'Some remodeling would have to take place, but it is an office building,' said (director of community center development Brent) Williams. 'It certainly could house city hall.' Of course it could Brent; and so could the Rose Garden, but fortunately for us taxpayers that's off the market.

I know: Let's move all the fire equipment to Kruse Way. We could put little libraries in the abandoned stations to solve the pesky problem of what to do with all that extra space reserved for a library that nobody really seems to want there. Then we could invite the city of Tualatin to move in. There would be plenty of room and we could sure use the money. We could use the basement of the old city hall for lap pools and the upper floors for rock climbing.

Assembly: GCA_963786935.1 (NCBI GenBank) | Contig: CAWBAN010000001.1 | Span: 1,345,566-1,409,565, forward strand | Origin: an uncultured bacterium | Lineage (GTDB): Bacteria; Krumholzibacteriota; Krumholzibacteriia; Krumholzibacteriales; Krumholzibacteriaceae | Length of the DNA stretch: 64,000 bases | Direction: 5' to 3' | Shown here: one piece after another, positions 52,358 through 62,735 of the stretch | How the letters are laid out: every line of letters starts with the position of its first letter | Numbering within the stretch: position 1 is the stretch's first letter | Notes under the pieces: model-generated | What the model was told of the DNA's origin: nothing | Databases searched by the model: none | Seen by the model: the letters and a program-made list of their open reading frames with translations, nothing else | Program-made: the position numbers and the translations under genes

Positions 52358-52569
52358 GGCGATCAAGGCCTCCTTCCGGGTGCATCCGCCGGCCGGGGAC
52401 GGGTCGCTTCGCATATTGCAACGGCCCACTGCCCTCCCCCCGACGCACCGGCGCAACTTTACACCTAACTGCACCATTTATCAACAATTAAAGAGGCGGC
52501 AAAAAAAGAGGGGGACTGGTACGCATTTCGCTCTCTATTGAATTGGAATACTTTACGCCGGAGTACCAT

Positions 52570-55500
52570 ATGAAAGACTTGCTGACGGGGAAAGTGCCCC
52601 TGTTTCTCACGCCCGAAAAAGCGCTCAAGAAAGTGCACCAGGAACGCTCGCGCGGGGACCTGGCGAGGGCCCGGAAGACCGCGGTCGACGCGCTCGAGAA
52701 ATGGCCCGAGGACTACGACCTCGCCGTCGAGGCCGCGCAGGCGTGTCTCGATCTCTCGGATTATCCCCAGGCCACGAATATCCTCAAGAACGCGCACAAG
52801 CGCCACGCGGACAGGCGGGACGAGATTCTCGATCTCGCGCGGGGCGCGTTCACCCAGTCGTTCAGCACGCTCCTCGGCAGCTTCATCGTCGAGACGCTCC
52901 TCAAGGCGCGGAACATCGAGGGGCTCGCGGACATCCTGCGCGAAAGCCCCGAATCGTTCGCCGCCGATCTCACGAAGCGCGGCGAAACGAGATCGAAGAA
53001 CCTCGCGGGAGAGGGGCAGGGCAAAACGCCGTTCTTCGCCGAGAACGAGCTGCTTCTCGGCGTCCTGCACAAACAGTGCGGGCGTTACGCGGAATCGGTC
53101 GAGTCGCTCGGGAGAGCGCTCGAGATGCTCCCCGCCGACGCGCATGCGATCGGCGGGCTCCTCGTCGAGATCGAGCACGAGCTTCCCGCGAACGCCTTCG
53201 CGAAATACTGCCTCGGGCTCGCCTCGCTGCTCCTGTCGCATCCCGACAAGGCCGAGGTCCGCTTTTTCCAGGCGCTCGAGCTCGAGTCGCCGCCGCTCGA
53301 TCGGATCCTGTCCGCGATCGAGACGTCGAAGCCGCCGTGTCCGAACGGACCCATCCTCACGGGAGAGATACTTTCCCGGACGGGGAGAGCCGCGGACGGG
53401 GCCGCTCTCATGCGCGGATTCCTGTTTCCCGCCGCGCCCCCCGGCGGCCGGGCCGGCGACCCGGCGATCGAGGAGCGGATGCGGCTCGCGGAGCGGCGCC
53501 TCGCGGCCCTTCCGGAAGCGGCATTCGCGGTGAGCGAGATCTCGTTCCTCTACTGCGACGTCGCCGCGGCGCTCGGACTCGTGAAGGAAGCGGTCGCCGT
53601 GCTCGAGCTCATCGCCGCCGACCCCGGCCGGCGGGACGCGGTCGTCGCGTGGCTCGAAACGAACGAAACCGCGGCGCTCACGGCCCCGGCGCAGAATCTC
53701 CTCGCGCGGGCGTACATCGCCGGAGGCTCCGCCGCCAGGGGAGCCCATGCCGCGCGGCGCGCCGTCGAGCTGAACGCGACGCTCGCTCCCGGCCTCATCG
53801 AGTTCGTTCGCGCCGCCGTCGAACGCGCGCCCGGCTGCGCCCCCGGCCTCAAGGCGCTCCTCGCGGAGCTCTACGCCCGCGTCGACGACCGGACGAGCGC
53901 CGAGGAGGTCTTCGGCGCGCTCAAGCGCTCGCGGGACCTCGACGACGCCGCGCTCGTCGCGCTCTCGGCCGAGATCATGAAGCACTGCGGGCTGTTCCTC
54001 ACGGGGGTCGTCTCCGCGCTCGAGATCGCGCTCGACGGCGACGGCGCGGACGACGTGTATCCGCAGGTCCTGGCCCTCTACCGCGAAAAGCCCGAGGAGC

It is said, 'Build it and they will come.' Our city council seems to think, 'Move it all there and the rubes will give up and pay for it.' As a longtime and heretofore proud Lake Oswegan I am very disillusioned and unhappy with my city government. I don't like being taken for a fool and suspect I am not alone in feeling that rookies are trying to spin me; a dubious art that's best left to the professionals in Washington, D.C. We're hemorrhaging thousands a day on this boondoggle and our leaders want to open the spigot even wider.